Then the Brits pleaded with the Indians to help them by joining WW2. In return, they will consider granting self rule when they win. The Indian leaders had no option but to agree. Not Netaji. He was different. He considered the old proverb, “my enemy's enemy is my friend.” Acting on this axiom he deceived the British intelligence and escaped from his police internship at his Calcutta home to Europe via Punjab, NWFP, Afghanistan, USSR and finally landed in Germany. It was a huge accomplishment and is termed “The Great Escape” in Indian history.

Both Germany and Japan promised Netaji all possible help to fight the British and free his motherland India. He took that chance. Indische Legion was formed in Germany. The backbone was Indian POWs in the custody of Axis forces in different sectors. Expatriate Indian students were other enthusiasts. They had regular military training and even ran a radio station. With satisfactory progress of the Germans in the far east this legion was planned to thrust its attacks on the western Indian front. 

By 1943 it appeared to be difficult as the German progress in this front was slow. Chandra Bose changed his strategy. Both the Germans and Japanese agreed that he had a better chance of entering India from the east with Japanese help. Then ensued another protracted great feat. A German submarine brought him to the East African coast where he changed over to a Japanese one that eventually brought him to Singapore via Indonesia. In Singapore Netaji took command of the Azad Hind Fauz. The blueprint was already laid by veteran revolutionary Rash Behari Bose who was residing in Japan for a while and working towards Indian freedom. 

The INA marched forth. The expatriate Indians in all the nooks and corners of South Asia sprang up. Some came to fight. Others came with monetary support. Those who were not of fighting age, offered other voluntary services. Even the young girls wanted to shed their blood for their motherland. The Rani Jhansi brigade was formed to accommodate them.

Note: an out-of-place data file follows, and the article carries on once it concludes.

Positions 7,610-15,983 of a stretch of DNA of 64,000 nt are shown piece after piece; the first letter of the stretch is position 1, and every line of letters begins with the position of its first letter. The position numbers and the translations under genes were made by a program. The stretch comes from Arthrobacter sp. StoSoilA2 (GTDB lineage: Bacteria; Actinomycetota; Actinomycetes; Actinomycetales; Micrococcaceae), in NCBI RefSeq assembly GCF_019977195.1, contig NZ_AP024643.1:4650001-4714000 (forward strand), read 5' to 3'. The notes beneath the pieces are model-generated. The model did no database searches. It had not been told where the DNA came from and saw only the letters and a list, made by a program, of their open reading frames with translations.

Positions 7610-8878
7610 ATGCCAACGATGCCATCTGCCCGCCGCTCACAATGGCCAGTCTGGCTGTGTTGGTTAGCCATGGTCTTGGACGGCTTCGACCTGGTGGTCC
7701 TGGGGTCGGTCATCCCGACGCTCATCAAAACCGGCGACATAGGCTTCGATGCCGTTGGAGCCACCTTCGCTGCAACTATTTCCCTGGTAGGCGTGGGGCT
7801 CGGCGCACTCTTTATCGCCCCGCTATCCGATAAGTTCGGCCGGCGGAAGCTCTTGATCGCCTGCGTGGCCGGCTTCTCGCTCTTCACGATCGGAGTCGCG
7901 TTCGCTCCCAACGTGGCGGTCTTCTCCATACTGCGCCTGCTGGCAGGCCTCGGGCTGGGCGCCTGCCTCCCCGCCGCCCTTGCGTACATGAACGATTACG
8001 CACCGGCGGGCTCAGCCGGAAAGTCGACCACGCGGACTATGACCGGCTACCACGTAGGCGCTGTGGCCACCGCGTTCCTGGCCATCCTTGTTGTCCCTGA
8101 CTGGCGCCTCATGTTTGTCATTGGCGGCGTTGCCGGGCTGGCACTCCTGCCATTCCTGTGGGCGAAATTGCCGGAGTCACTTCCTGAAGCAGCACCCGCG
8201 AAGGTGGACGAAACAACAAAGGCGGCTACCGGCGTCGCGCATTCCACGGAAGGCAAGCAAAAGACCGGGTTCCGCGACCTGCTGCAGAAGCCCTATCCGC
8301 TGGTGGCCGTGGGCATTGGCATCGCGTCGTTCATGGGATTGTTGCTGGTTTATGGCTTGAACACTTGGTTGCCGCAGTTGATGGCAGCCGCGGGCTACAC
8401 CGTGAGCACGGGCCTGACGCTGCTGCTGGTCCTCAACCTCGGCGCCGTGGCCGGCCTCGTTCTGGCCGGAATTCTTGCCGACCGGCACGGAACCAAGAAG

From Singapore, Netaji went northward with his forces. Andaman and Nicobar islands were by then in the hands of Japanese forces and as allies in war they supported Netaji to set up his first HQ in Indian soil in the premises of the half destroyed infamous cellular jail in the Andaman and Nicobar islands which Netaji promptly renamed as Shahid and Swaraj islands.

Azad Hind Fauz was by then fighting together with the Japanese forces further north and crossing over to the mainland Indian territories of the north east.

Fierce tooth and nail battles were being fought on a daily basis in the Imphal-Kohima front. Places of strategic importance changed hands often. Col Shaukat Malik was leading the INA forces in this front. He set up INA frontal headquarters at a place called Moirang, hardly 40 km away from Imphal. The Azad Hind Fauz could hold it for three months. 

Netaji left his Swaraj dweep HQ and joined his frontline soldiers at Moirang. There was a do or die battle in the 200-odd-km front of Manipur and Nagaland. Netaji, at some point of time, shifted to a rural setting in Nagaland to bolster his forces. Unfortunately not all wars can be won. The INA was not a regular army and did not have proper logistics. Japan, the logistic suppliers and co-fighters were far from their land and with no sure-shot supply points.